Courtesy of Mecum Auctions
• Seamless joining of a 1969 Road Runner body to a 2008 Charger SRT8 • “Cars on Ice” Top 20 award • Professionally built by David Rodriguez • Hemi 6.1L engine • New AMD sheet metal with superb body gaps • SRT8 leather trimmed front bucket seats with SRT badging • Kicker sound system with 13 speakers, 200-watt subwoofer and 322-watt amp • Anti-lock 4-wheel Brembo performance brakes • Specially calibrated 5-speed AutoStick transmission • DVD-based GPS navigation function with a 6.5-inch touch-screen input • The 2008 Charger SRT8 had 28,000 miles before the build  

SCM Analysis


Vehicle:1969 Plymouth Road Runner Resto-mod
Years Produced:1969 (Road Runner), 2008 (Charger), 2012 (this combination)
Number Produced:One
Original List Price:$4,298 (Road Runner), $37,010 (Charger)
SCM Valuation:$85,000–$120,000
Tune Up Cost:$300
Distributor Caps:N/A
Chassis Number Location:On plate at base of windshield
Engine Number Location:Decal on driver’s side front of engine, behind water pump
Alternatives:2013 Chevrolet Corvette ZR1, 1969 Plymouth Road Runner A12, 1968 Dodge Hemi Charger
Investment Grade:D

This car, Lot S69, sold for $108,000, including buyer’s premium, at Mecum’s sale in Kissimmee, FL, on January 17–26, 2014.

The notion of partnering old-school aesthetics with modern engineering is nothing new or unusual. But it is truly rare that we see two distinctly different vehicles Franken-fitted together in the style we see here: a functional graft of purpose and pleasure, a mechanical unicorn emerging from the tire smoke.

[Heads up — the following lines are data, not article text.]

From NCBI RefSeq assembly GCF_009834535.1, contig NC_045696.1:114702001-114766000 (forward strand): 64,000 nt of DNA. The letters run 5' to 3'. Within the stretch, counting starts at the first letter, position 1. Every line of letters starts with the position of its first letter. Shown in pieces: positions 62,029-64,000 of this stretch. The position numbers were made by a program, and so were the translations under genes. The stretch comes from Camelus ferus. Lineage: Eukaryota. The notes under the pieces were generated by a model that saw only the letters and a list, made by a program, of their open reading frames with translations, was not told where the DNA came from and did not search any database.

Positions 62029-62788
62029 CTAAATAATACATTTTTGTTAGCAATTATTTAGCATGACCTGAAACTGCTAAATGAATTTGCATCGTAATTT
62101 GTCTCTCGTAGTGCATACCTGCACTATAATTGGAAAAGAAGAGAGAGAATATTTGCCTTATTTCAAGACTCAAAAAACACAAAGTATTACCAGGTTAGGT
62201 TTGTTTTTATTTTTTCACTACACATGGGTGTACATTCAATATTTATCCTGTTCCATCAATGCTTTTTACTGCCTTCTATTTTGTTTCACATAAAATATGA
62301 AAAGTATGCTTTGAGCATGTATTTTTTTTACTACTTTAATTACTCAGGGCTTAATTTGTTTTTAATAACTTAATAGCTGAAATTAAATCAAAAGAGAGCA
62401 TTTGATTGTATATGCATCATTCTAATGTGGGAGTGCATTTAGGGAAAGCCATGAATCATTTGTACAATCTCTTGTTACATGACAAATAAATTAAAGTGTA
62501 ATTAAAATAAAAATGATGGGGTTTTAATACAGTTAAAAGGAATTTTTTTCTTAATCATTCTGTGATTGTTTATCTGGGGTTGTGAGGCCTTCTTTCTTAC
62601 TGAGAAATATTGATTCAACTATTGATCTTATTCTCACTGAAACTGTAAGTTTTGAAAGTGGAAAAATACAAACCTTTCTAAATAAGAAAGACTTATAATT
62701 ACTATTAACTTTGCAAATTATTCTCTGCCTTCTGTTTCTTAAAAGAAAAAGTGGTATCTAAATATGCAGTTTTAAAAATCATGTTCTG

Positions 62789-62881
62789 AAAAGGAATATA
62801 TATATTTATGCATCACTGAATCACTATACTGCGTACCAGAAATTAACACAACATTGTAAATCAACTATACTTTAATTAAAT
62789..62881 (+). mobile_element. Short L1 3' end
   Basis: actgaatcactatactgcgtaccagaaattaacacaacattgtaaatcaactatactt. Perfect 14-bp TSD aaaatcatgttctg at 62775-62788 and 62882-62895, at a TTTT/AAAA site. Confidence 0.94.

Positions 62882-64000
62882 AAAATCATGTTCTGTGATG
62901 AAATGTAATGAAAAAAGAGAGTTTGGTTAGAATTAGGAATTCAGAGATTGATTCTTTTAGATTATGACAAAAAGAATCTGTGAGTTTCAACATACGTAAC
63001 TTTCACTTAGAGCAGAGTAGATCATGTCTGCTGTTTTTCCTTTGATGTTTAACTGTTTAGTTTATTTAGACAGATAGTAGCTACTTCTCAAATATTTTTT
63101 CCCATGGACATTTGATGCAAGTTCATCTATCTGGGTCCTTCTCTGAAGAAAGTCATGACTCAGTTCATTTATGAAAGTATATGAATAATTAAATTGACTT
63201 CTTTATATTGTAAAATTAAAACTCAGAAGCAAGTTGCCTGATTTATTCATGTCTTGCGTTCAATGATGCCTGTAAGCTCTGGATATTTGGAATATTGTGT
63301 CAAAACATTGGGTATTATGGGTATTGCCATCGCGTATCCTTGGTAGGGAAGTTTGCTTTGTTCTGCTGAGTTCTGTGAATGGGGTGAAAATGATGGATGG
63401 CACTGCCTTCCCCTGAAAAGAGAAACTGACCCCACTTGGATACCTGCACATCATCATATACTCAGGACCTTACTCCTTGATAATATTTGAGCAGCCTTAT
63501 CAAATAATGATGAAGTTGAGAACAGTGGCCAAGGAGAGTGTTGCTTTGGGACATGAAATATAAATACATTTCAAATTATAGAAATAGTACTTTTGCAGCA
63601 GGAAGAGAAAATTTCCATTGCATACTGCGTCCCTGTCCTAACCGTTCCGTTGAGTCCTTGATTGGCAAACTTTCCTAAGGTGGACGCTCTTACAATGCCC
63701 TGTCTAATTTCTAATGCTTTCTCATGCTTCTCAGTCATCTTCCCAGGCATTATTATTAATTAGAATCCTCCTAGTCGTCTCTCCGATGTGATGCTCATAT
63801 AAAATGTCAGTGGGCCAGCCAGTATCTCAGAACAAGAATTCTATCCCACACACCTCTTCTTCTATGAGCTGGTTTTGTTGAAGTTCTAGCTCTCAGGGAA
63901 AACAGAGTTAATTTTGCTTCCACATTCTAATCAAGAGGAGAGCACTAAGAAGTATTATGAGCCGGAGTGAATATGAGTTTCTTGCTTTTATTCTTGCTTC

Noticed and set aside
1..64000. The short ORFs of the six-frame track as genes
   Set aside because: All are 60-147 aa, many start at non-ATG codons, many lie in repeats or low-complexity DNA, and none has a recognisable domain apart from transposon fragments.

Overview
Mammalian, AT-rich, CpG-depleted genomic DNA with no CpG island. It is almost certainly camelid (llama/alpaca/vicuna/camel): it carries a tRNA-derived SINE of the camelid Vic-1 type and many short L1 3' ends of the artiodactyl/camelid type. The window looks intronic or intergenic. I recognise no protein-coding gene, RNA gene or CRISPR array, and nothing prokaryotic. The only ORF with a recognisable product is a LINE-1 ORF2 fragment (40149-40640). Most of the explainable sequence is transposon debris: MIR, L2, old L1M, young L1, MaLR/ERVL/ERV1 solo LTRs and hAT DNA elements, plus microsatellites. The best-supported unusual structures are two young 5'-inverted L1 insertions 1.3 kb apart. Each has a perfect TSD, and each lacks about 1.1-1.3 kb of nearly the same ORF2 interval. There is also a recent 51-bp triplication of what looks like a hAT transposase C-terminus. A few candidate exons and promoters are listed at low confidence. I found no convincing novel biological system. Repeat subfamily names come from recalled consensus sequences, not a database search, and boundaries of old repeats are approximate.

On paper, a build like this makes a lot of sense. Peel the body off a proven, modern car, then simply plop some old skin over it and voila: a daily driver in a retro wrapper. Unfortunately, as with most “Gee whiz, why didn’t I think of that?” ideas, it’s not being done often for a reason. And that reason is a complex one.

Not so simple

The reality of putting the peel-and-stick concept into practice is much more complicated than you might think. Starting with simple dimensionality, the likelihood of old and new matching up even approximately in terms of length, width and height is slim to none. Modifying those dimensions — any of them, in any way — affects the integrity of one or both of the entities, and complications, at least in my experience, compound at an exponential rate anytime a Sawzall is introduced into the equation.

There is certainly a long list of reasons why building a car like this makes less sense than sitting on your favorite park bench and feeding hundred-dollar bills to squirrels. But there is also something about this one that just feels right. I can’t deny that it’s flat-out cool.

Fused for life

There are a lot of classics that have simply exhausted their usefulness, and judging from the build photos, this Road Runner was on its last legs. Whether the original driveline walked off, the floorboards were MIA or the bone structure had been rearranged thanks to too much go and not enough whoa, this project looks less like an abuse of a classic than an effort to make something out of nothing. Likewise, the Charger hiding underneath was sourced by West Coast Classic (as in the west coast of Florida) sporting a “damaged goods” toe tag.

With projects like this, utilizing imperfect but salvageable units makes a lot of sense in the event that the mad-scientist experiment goes a bit haywire. But due to the inevitable cutting and welding and stretching and shaping required to make the union work, neither car will likely ever be usable in any other iteration beyond what you see here. Sense and economics pretty much dictate that they’re mated like this for life.